May 4 (in-person and videocast): Toward Personalization of HIV Treatment and Prevention”; Rolla E. Dyer Lecture; Namandjé N. Bumpus, Ph.D. (John Hopkins Medicine); Antiretroviral therapy has markedly reduced morbidity and mortality for persons living with human immunodeficiency virus (HIV). Individual tailoring of antiretroviral regimens has the potential to further improve the long-term management of HIV through the mitigation of treatment failure and drug-induced toxicities.

May 11 (in-person and videocast): “Mechanisms of Activation of the EGF Receptor”; John Kuriyan, Ph.D. (University of California, Berkeley); Dr. Kuriyan’s research concerns the atomic-level structure and mechanism of the enzymes and molecular switches that carry out cellular signal transduction. His laboratory uses x-ray crystallography to determine the three-dimensional structures of proteins involved in signaling, as well as biochemical, biophysical, and cell biological analyses to elucidate mechanisms.

May 18:Should Older Adults with Diabetes and Obesity Lose Weight?”; Robert S. Gordon Jr. Lecture; Rena R. Wing, Ph.D. (Brown University); Whether older individuals with diabetes and obesity should be encouraged to lose weight remains controversial. Observational studies have suggested that weight loss in older adults may be associated with increased risk of mortality, but this conclusion may be due to unintentional weight loss. A randomized trial in which some individuals are assigned to a weight loss program is the best way to address the question of whether intentional efforts to lose weight are appropriate for older individuals who have diabetes and obesity.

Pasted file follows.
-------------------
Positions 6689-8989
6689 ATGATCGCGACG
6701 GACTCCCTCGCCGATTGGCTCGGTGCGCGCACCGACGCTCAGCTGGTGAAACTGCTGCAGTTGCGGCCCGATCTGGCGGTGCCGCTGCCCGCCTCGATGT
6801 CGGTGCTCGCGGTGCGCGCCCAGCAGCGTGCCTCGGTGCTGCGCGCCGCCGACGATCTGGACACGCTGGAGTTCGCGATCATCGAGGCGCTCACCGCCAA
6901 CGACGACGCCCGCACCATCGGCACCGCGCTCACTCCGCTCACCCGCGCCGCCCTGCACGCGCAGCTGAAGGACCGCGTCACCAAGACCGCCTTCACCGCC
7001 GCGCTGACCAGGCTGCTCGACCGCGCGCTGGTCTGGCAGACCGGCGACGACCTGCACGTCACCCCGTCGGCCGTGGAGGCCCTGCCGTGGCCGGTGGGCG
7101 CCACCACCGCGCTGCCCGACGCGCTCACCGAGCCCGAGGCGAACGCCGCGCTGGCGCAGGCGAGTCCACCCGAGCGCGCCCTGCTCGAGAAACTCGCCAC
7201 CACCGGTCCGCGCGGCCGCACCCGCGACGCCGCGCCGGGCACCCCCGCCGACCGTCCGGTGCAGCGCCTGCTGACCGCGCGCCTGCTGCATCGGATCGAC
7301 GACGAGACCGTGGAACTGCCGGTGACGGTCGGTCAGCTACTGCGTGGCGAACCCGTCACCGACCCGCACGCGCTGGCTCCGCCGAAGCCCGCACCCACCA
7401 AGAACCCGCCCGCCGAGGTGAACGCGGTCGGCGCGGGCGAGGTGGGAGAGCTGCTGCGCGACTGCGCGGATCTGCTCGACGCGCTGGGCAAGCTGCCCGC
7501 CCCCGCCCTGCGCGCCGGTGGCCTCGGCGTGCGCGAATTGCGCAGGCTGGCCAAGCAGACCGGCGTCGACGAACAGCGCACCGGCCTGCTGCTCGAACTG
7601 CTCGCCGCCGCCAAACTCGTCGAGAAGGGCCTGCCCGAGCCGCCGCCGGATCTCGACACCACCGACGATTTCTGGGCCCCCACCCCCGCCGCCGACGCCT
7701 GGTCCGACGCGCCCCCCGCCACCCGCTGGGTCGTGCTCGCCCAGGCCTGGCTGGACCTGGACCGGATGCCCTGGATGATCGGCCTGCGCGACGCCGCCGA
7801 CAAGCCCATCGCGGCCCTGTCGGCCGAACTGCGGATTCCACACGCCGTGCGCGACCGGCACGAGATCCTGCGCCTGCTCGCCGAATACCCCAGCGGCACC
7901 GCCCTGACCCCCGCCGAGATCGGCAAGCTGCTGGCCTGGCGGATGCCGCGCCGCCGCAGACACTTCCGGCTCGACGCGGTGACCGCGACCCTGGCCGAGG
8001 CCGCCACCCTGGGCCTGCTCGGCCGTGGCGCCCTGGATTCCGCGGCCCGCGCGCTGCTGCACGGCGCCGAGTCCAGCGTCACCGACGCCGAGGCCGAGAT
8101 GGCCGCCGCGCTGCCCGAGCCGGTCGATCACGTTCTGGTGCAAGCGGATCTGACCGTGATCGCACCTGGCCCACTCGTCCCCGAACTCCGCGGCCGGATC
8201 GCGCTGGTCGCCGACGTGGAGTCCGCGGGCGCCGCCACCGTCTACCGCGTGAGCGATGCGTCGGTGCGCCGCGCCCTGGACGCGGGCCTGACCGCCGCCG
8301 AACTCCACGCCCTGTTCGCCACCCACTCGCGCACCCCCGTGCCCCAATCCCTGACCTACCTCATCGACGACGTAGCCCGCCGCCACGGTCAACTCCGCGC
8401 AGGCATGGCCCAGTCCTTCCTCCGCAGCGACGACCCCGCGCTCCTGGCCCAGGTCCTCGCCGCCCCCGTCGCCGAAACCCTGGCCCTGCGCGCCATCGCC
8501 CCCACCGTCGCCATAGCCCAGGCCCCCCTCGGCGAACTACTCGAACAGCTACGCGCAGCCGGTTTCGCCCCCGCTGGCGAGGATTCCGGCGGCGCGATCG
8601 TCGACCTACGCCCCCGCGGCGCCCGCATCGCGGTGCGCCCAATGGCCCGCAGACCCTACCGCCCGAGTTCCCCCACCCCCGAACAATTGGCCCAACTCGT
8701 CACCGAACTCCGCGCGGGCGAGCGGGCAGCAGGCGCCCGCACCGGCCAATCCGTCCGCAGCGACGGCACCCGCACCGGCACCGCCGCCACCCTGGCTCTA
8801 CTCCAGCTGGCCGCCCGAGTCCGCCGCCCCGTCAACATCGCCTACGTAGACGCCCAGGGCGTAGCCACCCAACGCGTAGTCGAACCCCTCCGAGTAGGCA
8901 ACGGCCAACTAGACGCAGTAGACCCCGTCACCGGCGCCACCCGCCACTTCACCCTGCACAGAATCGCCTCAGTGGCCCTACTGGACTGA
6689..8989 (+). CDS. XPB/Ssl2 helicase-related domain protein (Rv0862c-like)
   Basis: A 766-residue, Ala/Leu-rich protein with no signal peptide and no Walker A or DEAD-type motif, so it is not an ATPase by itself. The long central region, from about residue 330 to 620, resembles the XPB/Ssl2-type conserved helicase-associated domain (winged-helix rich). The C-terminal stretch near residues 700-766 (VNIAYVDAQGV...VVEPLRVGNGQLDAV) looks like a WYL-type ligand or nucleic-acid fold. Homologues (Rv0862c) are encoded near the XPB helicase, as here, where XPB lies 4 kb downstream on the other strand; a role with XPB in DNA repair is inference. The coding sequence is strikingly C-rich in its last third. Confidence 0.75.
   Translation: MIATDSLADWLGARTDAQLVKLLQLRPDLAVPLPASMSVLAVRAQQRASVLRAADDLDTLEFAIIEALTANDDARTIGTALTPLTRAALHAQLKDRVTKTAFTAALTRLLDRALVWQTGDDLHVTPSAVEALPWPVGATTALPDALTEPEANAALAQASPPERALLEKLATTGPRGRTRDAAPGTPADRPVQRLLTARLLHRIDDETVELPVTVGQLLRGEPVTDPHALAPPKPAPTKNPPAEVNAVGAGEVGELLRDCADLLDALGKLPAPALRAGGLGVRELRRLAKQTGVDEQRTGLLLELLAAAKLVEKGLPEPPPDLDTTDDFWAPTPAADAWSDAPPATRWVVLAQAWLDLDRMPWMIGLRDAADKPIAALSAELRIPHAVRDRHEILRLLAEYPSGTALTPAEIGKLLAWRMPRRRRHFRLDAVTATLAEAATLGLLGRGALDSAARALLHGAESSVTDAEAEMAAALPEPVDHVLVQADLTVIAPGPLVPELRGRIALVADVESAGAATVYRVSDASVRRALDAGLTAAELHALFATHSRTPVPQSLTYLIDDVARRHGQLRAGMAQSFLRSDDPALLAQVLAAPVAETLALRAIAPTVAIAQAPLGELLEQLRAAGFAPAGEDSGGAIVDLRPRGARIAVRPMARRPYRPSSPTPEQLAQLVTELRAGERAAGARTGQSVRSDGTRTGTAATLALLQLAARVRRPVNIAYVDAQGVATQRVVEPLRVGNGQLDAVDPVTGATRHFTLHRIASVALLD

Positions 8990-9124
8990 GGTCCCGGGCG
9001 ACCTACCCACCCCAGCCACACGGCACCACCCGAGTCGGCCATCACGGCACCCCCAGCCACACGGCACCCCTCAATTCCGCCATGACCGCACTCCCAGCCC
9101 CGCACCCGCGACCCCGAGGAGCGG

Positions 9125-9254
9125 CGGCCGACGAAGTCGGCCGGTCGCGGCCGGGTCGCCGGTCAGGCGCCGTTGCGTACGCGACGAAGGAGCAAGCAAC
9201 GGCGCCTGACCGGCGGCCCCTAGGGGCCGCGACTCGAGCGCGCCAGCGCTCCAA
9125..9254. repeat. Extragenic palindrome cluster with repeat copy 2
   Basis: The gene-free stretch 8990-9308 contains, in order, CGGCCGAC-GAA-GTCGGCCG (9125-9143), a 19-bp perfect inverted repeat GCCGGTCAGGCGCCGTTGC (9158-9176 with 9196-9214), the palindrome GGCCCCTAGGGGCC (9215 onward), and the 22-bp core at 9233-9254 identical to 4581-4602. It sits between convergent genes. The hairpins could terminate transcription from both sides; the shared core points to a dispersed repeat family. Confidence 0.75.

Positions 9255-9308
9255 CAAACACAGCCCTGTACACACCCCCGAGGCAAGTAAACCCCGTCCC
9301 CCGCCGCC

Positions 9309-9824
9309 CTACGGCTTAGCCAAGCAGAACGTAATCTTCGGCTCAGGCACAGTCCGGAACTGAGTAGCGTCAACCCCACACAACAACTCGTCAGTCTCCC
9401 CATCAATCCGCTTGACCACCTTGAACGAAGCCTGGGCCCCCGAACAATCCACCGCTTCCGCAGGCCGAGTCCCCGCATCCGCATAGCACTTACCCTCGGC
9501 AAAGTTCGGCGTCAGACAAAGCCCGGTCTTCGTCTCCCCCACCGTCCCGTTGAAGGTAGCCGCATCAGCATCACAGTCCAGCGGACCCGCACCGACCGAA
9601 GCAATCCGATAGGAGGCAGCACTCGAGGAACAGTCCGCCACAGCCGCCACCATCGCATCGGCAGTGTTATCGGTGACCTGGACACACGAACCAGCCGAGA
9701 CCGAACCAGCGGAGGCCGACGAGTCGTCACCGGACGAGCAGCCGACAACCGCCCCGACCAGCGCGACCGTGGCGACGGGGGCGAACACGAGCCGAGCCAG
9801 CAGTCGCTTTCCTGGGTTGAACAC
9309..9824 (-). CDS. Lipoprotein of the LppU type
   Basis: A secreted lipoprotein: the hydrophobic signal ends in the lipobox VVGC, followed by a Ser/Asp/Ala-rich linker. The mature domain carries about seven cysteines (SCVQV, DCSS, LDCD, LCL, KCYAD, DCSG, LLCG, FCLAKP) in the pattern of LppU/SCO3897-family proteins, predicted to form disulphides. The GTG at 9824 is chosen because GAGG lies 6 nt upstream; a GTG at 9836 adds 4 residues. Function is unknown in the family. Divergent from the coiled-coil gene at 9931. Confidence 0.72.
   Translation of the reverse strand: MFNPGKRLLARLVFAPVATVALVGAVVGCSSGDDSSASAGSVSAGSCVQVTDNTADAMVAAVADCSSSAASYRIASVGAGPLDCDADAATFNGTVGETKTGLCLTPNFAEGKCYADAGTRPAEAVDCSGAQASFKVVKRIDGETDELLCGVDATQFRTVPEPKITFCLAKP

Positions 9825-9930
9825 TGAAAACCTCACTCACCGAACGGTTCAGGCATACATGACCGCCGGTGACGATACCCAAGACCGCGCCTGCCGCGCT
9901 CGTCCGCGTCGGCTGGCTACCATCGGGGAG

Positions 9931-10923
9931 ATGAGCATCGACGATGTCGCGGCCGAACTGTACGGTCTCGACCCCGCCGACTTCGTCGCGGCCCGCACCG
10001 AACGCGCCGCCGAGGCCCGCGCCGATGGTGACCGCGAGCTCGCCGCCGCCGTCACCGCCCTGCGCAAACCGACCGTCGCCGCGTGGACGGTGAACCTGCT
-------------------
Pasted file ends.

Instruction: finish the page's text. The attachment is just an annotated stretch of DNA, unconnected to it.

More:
May 25 (in-person and videocast):Genomic Basis of Breast Cancer Progression in Blacks”; Olufunmilayo Olopade, M.D. (University of Chicago); A leader in cancer genetics, Dr. Olopade studies familial forms of cancers, molecular mechanisms of tumor progression in high-risk individuals as well as genetic and non-genetic factors contributing to tumor progression in diverse populations. Her current laboratory research is focused on using whole genome technologies and bioinformatics to develop innovative approaches to democratize precision health care for all and thereby reduce global health disparities.